October 15-16, 2008: The ‘Silver Dollar’ Show in St. Louis, MO
This will be a bonus Road Report, as I flew out to the St. Louis show for just a day and a half to try to buy coins on the floor, sell a few things, view some Scotsman and Heritage auction lots, see a few customers and gather sufficient anecdotes to write the following recap:
First, you will be pleased to know that my flight out was uneventful, and pleasant, in the sense that it was not as horrendous as most flights we take these days. Sure, the plane was small, uncomfortable, completely full as always, and nearly devoid of storage space, but the good news is that I got to shove my large, awkward carry-on bag beneath my feet for the entire flight.
I was also delighted to pay $3 for a bag of nuts, and $15 for each bag I checked. Disappointingly, I didn’t have to check more than 2 bags, as I was hoping to have to pay the additional $100 they now charge for that privilege. On a more positive note, the cup of water they gave me was still free, as was the stale, re-circulated air inside the cabin. For now.
Upon arriving successfully in St. Louis, my first stop was to view the Scotsman auction lots ably cataloged by Mr. James Garcia. I found James’ comments and notes useful in helping me evaluate the coins as I looked at them, as opposed to typical catalog descriptions crammed full of hype (e.g. “Cascades of salmon and peach toning with only a blush of thick haze over the field. With a population of 205 in this grade and only 172 better, you can see that less than 10 people per state could ever hope to own one slabbed in this grade or higher!!!!!!!!!!!!”). I guess I’m just not a person who likes hype.
Anyway, while the cataloging was pretty good, the quality of the Eliasberg gold coin consignment itself was an extreeeeeeeemely mixed bag in my opinion. There were a couple of rare coins, and a couple of choice coins, but mostly it was just a blah, not so attractive and not so original group of coins with a really neat provenance. And as much as we like a neat story, the coin has to be there too, which in too many cases in this sale it wasn’t. So I crossed those off our CRO list and instead focused on just a few choice coins for our inventory.
With Scotsman viewing completed, it was time to check out dealer set-up which was predictably sort of slow. I say predictably because of the economic climate, as well as the fact that this show was never a big success for us anyway (which explains why I am walking the floor here, and not set-up at a lavish CRO table with large banners and an espresso machine). Even so, there was business being done, and from my perspective it seemed to be at current market levels. I also noted lots of activity related to generic gold.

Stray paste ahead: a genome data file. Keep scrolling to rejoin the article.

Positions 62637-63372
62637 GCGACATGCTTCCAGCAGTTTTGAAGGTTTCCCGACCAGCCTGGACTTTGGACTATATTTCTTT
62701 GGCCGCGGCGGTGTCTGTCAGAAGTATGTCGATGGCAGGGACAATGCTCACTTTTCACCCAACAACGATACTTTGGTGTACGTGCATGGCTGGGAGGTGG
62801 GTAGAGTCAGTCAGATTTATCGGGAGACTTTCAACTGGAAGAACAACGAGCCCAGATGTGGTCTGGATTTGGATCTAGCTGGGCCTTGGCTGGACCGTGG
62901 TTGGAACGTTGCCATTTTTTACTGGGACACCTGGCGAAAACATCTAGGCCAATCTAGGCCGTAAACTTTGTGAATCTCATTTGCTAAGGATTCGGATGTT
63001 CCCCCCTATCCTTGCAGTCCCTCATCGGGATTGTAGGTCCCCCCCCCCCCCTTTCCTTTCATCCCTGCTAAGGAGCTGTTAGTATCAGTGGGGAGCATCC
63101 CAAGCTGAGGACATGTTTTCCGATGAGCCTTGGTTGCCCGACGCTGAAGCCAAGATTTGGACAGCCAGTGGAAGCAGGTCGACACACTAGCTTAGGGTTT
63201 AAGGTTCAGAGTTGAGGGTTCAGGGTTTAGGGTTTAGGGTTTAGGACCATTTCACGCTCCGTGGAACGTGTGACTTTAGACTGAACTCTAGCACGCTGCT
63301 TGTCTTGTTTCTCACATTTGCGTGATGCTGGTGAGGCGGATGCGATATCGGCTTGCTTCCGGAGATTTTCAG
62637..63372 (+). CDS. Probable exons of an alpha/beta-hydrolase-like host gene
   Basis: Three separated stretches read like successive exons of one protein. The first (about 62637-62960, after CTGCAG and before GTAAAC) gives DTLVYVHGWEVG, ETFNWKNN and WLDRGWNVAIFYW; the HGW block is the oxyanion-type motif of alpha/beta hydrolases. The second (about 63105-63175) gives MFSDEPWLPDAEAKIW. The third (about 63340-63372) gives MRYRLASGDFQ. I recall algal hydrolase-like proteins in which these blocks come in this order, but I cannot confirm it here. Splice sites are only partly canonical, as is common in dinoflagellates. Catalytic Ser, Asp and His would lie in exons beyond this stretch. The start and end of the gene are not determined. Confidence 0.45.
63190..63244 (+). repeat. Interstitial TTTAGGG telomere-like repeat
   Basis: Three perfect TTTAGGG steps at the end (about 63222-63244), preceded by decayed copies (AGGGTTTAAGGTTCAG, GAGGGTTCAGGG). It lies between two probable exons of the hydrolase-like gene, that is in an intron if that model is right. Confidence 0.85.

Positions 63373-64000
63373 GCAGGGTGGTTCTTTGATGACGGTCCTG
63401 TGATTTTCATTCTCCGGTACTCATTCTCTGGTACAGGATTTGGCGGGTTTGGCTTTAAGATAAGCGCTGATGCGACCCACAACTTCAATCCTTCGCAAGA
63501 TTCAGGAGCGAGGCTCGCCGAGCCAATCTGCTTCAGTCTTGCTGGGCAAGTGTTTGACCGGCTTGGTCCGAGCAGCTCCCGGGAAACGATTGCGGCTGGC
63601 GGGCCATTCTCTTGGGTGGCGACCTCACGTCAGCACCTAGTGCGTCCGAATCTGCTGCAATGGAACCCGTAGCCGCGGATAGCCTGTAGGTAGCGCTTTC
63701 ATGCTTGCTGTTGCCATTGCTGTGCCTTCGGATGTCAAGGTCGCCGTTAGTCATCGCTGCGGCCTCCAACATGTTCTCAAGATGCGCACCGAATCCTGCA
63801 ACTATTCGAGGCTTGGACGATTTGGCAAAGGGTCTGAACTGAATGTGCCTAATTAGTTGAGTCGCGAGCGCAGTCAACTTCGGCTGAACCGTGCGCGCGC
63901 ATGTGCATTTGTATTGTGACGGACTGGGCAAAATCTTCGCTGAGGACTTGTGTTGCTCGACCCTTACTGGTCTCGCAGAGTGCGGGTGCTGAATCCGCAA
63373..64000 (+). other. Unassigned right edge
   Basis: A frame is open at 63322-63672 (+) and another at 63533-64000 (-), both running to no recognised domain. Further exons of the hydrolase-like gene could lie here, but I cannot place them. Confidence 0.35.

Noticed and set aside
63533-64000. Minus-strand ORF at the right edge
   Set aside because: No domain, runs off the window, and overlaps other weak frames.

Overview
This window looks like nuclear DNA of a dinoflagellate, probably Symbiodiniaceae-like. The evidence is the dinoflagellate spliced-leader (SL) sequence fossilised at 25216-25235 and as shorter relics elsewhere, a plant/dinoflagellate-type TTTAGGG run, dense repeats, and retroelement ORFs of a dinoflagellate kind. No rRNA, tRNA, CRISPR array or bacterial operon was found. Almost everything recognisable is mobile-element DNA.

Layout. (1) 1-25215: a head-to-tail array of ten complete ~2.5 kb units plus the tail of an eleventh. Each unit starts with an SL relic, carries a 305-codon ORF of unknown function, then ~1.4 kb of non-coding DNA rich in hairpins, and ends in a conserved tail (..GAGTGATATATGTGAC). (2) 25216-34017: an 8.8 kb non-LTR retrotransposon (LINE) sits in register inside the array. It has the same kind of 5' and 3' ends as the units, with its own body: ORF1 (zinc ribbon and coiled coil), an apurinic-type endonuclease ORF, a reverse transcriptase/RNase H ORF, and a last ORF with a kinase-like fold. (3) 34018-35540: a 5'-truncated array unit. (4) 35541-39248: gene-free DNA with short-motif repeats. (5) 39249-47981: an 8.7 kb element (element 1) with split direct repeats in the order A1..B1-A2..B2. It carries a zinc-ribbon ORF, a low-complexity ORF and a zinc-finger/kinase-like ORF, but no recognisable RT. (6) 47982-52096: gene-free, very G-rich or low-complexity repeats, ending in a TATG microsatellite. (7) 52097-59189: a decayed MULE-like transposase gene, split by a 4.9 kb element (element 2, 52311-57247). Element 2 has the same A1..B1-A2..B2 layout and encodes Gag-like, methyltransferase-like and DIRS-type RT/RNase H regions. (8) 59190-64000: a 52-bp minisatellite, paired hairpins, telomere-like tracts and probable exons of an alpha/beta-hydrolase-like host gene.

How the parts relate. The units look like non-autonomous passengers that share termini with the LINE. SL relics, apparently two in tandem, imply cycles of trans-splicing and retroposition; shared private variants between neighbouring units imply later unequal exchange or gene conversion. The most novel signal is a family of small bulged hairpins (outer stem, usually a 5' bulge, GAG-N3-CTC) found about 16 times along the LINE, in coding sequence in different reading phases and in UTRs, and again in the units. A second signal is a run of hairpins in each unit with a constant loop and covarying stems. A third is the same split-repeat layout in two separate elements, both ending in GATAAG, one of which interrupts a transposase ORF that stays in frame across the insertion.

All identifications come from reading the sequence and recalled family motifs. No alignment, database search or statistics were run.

In my attempts to buy nice coins for our own inventory, I saw very little that interested me, and the prices being asked for such choice coins were still quite strong. I see no difference in the prices for such items now vs. 6 weeks ago. For those folks who were waiting / hoping for ‘blood in the streets’ (to be able to buy some really nice coins at discounted levels), I haven’t seen it.
Thursday I got to check out the Heritage sale, identify a few coins of interest, aggressively scour the rest of the bourse floor looking for cool coins, catch an evening flight home, and arrive in new England, refreshed and relaxed, at about 2 AM.
In summary, I heard a wide variety of reactions to the current market at the show:
Some dealers were pulling in their horns a bit. They were being cautious until it was more clear what was going on in the markets in general.
Other dealers were going about their business in a pretty-much normal way: Filling want lists, buying coins from other dealers and from the general public. From what I saw, this was the majority reaction of those dealers who operate retail (as opposed to wholesale) businesses.
Some dealers (including a few prominent wholesalers) have shifted much of their focus to the buying and selling of generic gold.
I also spoke to a dealer who says he is taking advantage of the current uncertainty by stepping up his buying and trading. He said his goal is to increase market share (and perhaps make some outsize profits while doing so).
And then there was the one dealer I spoke with who was completely panicked. He was talking about selling everything he owns and moving to another country. I laughed when he said it. Then he told me he was ‘deadly serious’. I will not post his name here lest I send him ‘over the edge’.
Most people I spoke with – including collectors and dealers alike – said that they were glad that all / most / some / at least a little (depending on the person) of their assets were in coins, since watching their stock portfolio plummet recently was really not much fun.
And I gotta say I agree with that last sentiment.